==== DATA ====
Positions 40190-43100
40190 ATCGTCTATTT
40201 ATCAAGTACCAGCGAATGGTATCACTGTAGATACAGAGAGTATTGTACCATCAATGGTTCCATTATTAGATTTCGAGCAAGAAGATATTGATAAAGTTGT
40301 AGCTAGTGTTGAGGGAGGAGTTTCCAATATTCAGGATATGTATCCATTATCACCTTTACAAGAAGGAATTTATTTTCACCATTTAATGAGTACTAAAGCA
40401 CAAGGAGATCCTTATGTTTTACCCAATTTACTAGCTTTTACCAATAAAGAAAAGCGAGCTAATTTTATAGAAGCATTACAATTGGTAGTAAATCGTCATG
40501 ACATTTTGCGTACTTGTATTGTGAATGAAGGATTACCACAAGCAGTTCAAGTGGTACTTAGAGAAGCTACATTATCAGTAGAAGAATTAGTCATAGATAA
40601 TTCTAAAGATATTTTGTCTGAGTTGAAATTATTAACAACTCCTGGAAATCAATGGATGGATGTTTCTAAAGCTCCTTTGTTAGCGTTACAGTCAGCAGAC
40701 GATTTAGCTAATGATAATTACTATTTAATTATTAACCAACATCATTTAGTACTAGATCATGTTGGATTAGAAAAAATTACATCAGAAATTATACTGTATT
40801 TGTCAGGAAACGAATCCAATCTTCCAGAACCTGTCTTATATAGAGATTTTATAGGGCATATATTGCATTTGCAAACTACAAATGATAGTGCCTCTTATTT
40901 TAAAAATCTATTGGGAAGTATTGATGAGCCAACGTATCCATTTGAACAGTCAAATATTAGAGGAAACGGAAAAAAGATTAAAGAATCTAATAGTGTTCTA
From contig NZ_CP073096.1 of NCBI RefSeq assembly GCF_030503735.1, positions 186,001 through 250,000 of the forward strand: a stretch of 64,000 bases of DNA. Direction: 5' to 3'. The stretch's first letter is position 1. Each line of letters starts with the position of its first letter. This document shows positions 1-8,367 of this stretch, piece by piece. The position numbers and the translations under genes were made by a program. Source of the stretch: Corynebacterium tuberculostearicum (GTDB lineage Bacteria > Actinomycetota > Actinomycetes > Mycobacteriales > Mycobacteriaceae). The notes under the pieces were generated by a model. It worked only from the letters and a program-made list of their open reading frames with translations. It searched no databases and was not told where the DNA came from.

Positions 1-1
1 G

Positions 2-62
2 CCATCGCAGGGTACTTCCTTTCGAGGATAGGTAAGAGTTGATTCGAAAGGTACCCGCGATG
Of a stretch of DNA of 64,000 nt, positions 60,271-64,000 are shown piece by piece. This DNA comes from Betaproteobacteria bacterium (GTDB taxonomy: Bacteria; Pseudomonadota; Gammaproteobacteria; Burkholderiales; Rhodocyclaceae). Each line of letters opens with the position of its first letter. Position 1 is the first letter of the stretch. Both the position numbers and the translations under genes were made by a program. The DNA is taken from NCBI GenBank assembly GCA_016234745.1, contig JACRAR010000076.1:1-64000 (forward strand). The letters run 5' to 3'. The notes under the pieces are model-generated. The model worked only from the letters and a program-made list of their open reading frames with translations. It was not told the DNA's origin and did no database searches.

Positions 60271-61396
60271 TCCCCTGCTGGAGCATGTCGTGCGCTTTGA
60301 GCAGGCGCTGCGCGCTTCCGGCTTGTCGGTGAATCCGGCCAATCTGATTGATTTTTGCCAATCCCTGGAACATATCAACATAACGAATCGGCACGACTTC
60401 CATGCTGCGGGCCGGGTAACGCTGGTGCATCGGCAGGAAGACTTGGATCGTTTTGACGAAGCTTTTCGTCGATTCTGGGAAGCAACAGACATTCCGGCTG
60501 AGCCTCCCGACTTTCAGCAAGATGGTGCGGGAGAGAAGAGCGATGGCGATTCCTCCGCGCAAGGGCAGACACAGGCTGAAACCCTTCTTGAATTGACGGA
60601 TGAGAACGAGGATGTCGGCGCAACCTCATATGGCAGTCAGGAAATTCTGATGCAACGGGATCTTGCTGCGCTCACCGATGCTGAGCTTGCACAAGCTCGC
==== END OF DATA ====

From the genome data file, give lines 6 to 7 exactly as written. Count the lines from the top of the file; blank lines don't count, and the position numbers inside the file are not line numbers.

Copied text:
40501 ACATTTTGCGTACTTGTATTGTGAATGAAGGATTACCACAAGCAGTTCAAGTGGTACTTAGAGAAGCTACATTATCAGTAGAAGAATTAGTCATAGATAA
40601 TTCTAAAGATATTTTGTCTGAGTTGAAATTATTAACAACTCCTGGAAATCAATGGATGGATGTTTCTAAAGCTCCTTTGTTAGCGTTACAGTCAGCAGAC